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Betting on fuel prices 

Government agencies buying gasoline contracts roll the dice

Believe it or not, when a city vehicle pulls up to a city fueling station, the gasoline pumped into its tank costs taxpayers more than consumers pay at the pump these days. It's true even though government agencies don't pay the federal and state taxes on fuel that other consumers do — 40.40 cents per gallon for unleaded gasoline, and 44.90 for diesel.

In fact, Colorado Springs government has agreed to pay its vendors $2.82 per gallon for 80 percent of its unleaded gasoline supply this year — nearly $1 more a gallon than fuel-tax-paying motorists are shelling out now.

click to enlarge Government agencies buying gasoline contracts roll the dice

Here's what's happening: Some government agencies try to hedge against price fluctuations by locking in prices for a year, and while that doesn't always give them the lowest price, they at least know what price they'll pay months down the road. It helps them operate on fixed revenues and budget a year in advance.

"It is a proven strategy to guarantee our fuel supply, ensure that budgets are met, and save costs over time," Ryan Trujillo, city contract compliance manager, says via email. He adds that from 2010 through 2014, the city's strategy yielded savings of $2.4 million compared to the average market price during that time.

States, cities, counties and school districts are traditionally big fuel consumers, operating fleets of police cruisers, firetrucks, snowplows, lawnmowers and dump trucks. Last June, the city contracted for 80 percent of its supply for 2015 — for both the city and Colorado Springs Utilities — at a cost of $3.17 per gallon for diesel and $2.82 per gallon for gasoline. Both prices were about 2 percent more than their 2013 prices, and much better than the rates that regular consumers were paying at the time for diesel ($3.90, according to the Energy Information Administration) and unleaded ($3.50, according to gasbuddy.com).

So it seemed like a good deal — especially, Trujillo notes, given the unrest in the Middle East, where much of the world's oil supply originates.

In October, as prices began to fall, the city contracted for a small portion of its 2015 supply at $2.74 per gallon for diesel and $2.44 for gasoline. (At the pump at the time, the price of diesel was $3.65 a gallon, and gasoline, $3.30.) As prices continued to drop, the city took the unusual step of contracting for 80 percent of its 2016 supply at $2.83 per gallon for diesel and $2.47 per gallon for gasoline.

"The primary goal of utilizing the hedging strategy is to guarantee the City's fuel supply, not necessarily to continually beat the market price," Trujillo explains. "That said, the hedging strategy does allow the City to mitigate price volatility and look for opportunities to decrease fuel costs in future years."

While prices are low today, what happens in the next 22 months is anyone's guess. Meantime, by freezing its price for most of its 2016 fuel supply, the city expects to save nearly $700,000 compared to this year's fuel bill, Trujillo says.

El Paso County, meanwhile, locked in a diesel supply at $3.13 per gallon for 80 percent of its needs from May through September 2014, with the balance purchased on the spot market, says county spokesman Dave Rose in an email. That move saved $41,625 compared to the amount budgeted, he says.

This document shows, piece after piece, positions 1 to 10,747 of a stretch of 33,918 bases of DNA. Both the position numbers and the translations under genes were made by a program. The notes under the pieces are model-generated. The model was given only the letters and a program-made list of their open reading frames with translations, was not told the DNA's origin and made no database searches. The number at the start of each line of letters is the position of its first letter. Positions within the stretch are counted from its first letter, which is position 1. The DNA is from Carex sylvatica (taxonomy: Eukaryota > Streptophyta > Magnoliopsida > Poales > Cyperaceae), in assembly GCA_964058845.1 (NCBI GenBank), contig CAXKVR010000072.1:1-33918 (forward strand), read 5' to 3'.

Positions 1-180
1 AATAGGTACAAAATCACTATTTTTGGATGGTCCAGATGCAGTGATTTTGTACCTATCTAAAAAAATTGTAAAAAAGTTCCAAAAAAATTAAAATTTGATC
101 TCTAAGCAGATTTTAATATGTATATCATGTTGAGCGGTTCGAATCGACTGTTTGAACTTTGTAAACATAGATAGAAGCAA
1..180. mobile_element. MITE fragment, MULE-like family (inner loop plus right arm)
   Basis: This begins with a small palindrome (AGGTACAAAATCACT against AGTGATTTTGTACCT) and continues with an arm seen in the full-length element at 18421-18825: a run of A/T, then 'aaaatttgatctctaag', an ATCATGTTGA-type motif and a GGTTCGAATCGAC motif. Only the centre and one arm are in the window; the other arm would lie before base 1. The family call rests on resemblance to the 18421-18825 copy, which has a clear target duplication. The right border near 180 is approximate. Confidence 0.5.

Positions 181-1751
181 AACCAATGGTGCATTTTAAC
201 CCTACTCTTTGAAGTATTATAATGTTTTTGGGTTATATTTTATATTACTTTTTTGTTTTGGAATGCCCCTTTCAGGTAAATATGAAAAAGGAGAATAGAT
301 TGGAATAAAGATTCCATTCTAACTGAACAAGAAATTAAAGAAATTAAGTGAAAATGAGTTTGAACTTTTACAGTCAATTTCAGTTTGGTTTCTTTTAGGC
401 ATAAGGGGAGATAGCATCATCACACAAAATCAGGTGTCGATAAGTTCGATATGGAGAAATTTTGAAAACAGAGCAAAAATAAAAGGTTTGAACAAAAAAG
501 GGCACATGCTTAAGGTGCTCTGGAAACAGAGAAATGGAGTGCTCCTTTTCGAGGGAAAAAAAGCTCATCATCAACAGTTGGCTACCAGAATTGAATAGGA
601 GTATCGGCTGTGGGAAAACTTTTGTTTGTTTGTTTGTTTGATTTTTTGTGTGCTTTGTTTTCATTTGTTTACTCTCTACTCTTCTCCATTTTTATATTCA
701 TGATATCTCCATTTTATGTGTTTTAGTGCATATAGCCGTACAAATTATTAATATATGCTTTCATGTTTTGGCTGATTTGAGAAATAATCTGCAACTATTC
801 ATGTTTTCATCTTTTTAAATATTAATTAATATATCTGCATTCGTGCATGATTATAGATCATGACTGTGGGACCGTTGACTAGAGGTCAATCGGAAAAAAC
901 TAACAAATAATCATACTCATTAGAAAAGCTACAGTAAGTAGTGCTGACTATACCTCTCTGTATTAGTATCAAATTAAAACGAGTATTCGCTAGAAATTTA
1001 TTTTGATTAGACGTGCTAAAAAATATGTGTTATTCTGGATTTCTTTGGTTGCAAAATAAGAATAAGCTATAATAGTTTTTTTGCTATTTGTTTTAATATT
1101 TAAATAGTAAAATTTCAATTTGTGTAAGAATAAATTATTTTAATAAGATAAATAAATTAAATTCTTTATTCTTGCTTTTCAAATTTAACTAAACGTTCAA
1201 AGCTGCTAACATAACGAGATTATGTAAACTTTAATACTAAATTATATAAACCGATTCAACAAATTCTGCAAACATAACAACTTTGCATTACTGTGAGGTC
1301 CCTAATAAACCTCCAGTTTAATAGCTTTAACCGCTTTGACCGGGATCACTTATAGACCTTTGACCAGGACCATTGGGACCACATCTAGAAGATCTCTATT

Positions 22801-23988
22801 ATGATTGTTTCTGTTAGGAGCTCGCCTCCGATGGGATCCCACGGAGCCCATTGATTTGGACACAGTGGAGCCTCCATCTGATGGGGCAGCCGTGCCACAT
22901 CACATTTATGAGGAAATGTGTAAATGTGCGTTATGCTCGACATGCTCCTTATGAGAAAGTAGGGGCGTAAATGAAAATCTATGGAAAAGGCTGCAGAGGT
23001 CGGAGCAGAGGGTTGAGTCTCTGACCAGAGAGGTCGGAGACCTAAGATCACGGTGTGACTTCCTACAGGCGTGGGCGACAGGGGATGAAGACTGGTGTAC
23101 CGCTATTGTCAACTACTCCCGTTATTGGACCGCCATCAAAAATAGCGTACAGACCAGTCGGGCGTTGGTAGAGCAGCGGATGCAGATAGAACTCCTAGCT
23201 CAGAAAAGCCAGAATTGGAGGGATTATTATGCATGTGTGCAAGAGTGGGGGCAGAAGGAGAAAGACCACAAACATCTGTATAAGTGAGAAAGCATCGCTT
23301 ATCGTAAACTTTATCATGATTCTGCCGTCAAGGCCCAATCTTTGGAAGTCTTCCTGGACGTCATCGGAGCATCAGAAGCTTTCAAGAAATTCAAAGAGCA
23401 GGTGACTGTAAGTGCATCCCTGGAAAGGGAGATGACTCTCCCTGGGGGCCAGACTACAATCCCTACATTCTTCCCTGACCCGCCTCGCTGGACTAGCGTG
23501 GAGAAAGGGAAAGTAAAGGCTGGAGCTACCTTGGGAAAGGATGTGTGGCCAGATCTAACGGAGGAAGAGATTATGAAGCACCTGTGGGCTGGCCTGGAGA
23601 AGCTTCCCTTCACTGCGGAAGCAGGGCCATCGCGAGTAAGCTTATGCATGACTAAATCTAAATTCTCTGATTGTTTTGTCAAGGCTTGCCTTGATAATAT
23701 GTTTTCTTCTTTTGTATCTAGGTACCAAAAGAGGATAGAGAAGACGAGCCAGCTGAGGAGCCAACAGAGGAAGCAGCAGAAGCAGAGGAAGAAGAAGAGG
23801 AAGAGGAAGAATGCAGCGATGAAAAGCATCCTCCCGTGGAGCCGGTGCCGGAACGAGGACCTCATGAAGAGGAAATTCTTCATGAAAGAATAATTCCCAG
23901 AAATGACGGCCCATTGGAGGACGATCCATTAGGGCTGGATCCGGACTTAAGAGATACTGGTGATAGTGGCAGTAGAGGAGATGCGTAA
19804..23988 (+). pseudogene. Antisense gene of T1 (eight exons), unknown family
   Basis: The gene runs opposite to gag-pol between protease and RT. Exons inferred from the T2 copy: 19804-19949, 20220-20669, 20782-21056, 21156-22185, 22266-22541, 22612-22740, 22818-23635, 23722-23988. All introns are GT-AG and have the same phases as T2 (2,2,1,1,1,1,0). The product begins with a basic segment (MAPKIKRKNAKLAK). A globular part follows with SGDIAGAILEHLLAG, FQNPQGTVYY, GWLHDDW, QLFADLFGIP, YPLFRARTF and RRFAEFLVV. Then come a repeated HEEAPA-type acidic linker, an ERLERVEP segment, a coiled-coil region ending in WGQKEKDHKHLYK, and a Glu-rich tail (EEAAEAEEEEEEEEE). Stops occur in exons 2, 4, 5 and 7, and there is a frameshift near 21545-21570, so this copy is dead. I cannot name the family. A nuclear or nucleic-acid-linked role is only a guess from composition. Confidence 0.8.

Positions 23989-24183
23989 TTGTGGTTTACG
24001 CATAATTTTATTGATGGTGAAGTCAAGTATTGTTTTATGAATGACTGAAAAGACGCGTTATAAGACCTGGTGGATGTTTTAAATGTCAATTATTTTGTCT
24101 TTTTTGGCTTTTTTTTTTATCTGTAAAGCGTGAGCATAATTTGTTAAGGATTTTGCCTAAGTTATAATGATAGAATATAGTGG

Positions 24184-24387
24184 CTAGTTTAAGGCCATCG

For 2015, the county contracted for diesel at $2.79 a gallon and unleaded gasoline at $2.39 a gallon for 80 percent of its needs.

"We will continue to purchase a portion of our fuel requirements on the spot market, thereby taking advantage of the current market conditions," Rose says. "But our price lock guarantees our supply at the above rates when prices begin to climb."

In fact, Rose says, the purchases translate to an expected savings of $292,000 this year over what was projected when the 2015 budget was prepared months ago.

Some agencies don't go the hedging route.

Colorado Springs School District 11 has an annual fuel cost of only $350,000, a fraction of its $350.6 million budget, so it buys fuel on the spot market, Glenn Gustafson, D-11's CFO and deputy superintendent, says via email. When its tanks run low, about every four to six weeks, the district gets bids from three suppliers and accepts the low bid, he says.

Academy School District 20 runs 154 buses, plus other vehicles, which require roughly 254,000 gallons of fuel per year. Contracts officer Greg Stephens says the district used to buy fuel weekly, based on price checks with suppliers. But quality varied from supplier to supplier. When some of the buses wouldn't start in winter, it was impossible for the district to know which supplier's fuel was to blame because all deliveries had been co-mingled in the district's tanks.

So last year, the district contracted with one supplier. It requires a specific grade of fuel and pays 1 cent per gallon more than the average fuel price in Colorado as reported by the Oil Price Information Service, a benchmarking agency. For example, the district paid $1.4625 per gallon for a Jan. 16 unleaded fuel delivery, Stephens says. The change also allows the district to forgo staff time spent taking bids every week.

While Stephens admits agencies that lock in prices long-term can get lucky and pay less, that method also carries risk. "We felt it would be safer for us to go with OPIS," he says.

Like D-20, the state of Colorado doesn't speculate by inking year-long fuel contracts for its 4.6 million gallons per year, says Sabrina D'Agosta with the Department of Personnel and Administration in an email. "Virtually all of our fuel is purchased at public fuel stations," she says. "As a result, we will see the full advantage of any sustainable reduction."

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